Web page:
Ukraine: Daily Briefing – July 5 2019, 5 PM Kyiv time

Ukraine: Daily Briefing
July 5 2019, 5 PM Kyiv time
 
Ukrainian Armed Forces training exercises. 
Photo – Ukraine’s Ministry of Defense


1. Russian Invasion of Ukraine
Ukraine’s Ministry of Defense reported at 12:30 PM Kyiv time that in the last 24 hours, one Ukrainian soldier was killed and six Ukrainian soldiers were wounded in action. In the last 24 hours, Russian-terrorist forces opened fire on Ukrainian positions on the Luhansk and Donetsk sectors of the front 30 times in total, including at least 11 times with heavy weapons. Returning fire, Ukrainian forces killed 2 and wounded 1 enemy combatants in the last 24 hours.
2. “Schemes” program investigates electoral list of candidates from Servant of the People Party
 
The investigative journalism program “Schemes” (a joint project of Radio Svoboda and UA:Pershiy) investigated candidates running on the party list of Servant of the People Party in the July 21 parliamentary election. The investigation can be viewed by clicking the image above (in Ukrainian)
3. Rating Group publishes public opinion polls ahead of July 21 election
The polling company Rating Group published a poll of voting intentions ahead of the July 21 parliamentary election in Ukraine. According to the poll, among decided, likely voters, 5 parties clear the 5% barrier for entry into parliament – Servant of the People (Razumkov) has 42.3% support; Opposition Platform (Boyko) – 13.4%; European Solidarity (Poroshenko) – 8.3%; Holos (Vakarchuk) – 7.2%; Fatherland (Tymoshenko) – 7.2.%.
The full results of the poll are available here
4. Canada hoping other countries will support its ban on Russian passports issued to Ukraine citizens
The Canadian Press reported on July 3, “Canada is courting international support for its plan to reject Russian passports given to Ukrainian citizens in the parts of Ukraine occupied by Kremlin-backed separatists.
          Foreign Affairs Minister Chrystia Freeland says Canada has presented technical details of a plan to allies attending this week’s Ukraine reform conference in Toronto so they can follow suit.
         ‘We very much encourage our partners who share our support for Ukraine’s sovereignty and territorial integrity to join us in taking this step,’ she said Wednesday.
          Canada won’t allow anyone travelling from Ukraine’s occupied eastern Donbass and Luhansk regions to use a Russian passport to enter the country, Freeland said.
          ‘People who are citizens of Ukraine, which is the case for people living in occupied Donbas and Luhansk, are very welcome to apply for a visa to come visit Canada using their Ukrainian passport,’ she said. ‘Canada, however, considers the issuance of Russian passports to these people to be a further act of aggression against Ukraine.’
          Freeland didn’t have details on whether anyone from eastern Ukraine has tried to travel to Canada on a Russian passport. It is also not clear how Ukrainian citizens living under Russian occupation might leave the region to travel abroad. Freeland says Canada has a duty to denounce the Kremlin’s passport scheme because it represents one more attack on Ukrainian sovereignty. […]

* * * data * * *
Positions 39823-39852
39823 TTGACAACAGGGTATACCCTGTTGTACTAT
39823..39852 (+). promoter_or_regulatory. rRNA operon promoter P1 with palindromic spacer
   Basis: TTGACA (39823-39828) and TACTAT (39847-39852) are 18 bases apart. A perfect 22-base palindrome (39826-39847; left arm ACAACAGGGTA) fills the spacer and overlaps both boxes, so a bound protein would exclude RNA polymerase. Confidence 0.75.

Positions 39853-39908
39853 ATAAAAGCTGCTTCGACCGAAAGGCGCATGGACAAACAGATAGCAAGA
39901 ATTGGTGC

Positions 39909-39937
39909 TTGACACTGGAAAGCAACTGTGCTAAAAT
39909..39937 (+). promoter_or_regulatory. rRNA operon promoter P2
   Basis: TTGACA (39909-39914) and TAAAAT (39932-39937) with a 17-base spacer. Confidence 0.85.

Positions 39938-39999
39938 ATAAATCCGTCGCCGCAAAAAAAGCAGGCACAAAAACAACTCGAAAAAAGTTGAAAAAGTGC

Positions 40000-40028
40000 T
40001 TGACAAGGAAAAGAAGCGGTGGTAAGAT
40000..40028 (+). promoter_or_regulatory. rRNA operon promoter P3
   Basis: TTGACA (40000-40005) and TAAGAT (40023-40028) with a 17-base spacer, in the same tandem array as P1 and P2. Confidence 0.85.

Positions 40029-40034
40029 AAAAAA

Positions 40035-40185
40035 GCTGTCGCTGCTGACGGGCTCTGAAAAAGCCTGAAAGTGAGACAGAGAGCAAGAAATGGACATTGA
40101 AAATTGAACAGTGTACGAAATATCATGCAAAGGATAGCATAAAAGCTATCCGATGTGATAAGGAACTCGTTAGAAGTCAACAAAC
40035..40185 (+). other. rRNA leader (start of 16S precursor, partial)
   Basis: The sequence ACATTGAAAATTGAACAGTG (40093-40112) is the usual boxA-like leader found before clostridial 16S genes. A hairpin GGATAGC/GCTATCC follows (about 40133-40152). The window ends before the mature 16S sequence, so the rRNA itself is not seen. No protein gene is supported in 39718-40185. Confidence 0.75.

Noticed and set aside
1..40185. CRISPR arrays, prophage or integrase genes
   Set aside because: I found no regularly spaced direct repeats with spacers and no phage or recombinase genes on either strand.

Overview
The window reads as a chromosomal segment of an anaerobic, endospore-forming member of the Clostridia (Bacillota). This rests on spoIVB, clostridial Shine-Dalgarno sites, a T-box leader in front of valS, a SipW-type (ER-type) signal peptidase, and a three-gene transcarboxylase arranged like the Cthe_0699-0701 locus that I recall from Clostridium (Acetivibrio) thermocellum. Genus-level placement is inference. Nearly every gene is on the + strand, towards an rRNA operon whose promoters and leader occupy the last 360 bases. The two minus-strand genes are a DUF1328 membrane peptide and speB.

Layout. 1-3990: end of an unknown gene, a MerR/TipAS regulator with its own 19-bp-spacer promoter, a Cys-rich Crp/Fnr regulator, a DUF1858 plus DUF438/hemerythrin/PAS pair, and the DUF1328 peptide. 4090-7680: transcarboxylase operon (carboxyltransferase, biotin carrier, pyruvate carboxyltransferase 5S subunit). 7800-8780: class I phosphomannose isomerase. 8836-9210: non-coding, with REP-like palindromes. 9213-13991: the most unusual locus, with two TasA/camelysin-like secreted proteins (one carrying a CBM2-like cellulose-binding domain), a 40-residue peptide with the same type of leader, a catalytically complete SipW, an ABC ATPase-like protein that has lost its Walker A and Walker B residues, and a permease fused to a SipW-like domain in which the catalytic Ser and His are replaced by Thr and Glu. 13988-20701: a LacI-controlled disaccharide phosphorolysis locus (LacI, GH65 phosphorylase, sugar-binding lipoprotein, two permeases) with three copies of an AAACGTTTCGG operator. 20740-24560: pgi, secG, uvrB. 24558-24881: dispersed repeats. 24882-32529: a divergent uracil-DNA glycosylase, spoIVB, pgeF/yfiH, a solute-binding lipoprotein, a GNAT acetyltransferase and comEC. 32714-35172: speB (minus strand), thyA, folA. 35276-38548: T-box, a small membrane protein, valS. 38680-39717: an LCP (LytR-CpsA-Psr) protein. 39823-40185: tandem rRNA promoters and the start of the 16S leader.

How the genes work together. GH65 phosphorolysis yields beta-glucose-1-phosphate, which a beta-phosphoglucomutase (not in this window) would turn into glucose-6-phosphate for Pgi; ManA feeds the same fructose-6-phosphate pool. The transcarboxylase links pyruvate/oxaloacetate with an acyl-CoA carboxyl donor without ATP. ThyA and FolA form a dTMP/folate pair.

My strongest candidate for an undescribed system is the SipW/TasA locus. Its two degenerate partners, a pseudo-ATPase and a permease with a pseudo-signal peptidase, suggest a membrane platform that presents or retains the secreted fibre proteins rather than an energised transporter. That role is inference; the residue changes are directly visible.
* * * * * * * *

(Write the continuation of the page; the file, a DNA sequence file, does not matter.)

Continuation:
Freeland has been hosting the international conference that is trying to help Ukraine build its battered economy in the face of its five-year-old conflict with Russia. Participants include political representatives from more than three dozen countries as well as representatives from the world’s leading financial institutions, including the International Monetary Fund. […]
          The Kremlin offensive into Ukraine in 2014 came at a time when it was poised for deeper integration with the European Union and Putin wanted to keep Ukraine in Russia’s sphere of control.
          Kurt Volker, the U.S. Special Representative for Ukraine Negotiations and a former NATO ambassador, said Ukraine could eventually resist the pull of the Kremlin if it stays the course and pursues its Western ambitions with the help of its allies.
         ‘Ukraine should be a stable, secure, growing, prosperous democracy that is connected to Europe. And the more that’s true, the more Russia is losing at its principal goal: it wants to make Ukraine a subservient part of a Russian sphere of influence again,’ Volker told a small group of journalists on the margins of the summit.
          ‘That’s not going happen. The more Ukraine is successful, the more it is apparent to Russia it is failing in that objective,’ he said. ‘And then the idea of continuing this war is pointless.'”
5. Ukraine’s President met with members of the Canadian Parliament
The Office of the President of Ukraine reported on July 3, “President Volodymyr Zelenskyy met with members of the Canadian Parliament, representatives of the group of friendship with Ukraine.
           The Head of State expressed gratitude for the consistent and powerful support for Ukraine by all political parties represented in the Canadian Parliament.
He also expressed gratitude to the members of the parliament for participating in the observer mission during the recent presidential elections in Ukraine. The President praised the intention of Canada to send the same mission to the parliamentary elections.
           In addition, Volodymyr Zelenskyy noted the active position of Canadian parliamentarians in counteracting Russian aggression and introducing powerful Canadian sanctions against the Russian Federation.
          ‘I want to thank the Canadian Parliament for the consolidated support for the issues concerning Ukraine,’ the President said. The Head of State expressed hope for the continuation of active inter-parliamentary contacts after forming a deputy group on relations with Canada in the new Verkhovna Rada of Ukraine.”

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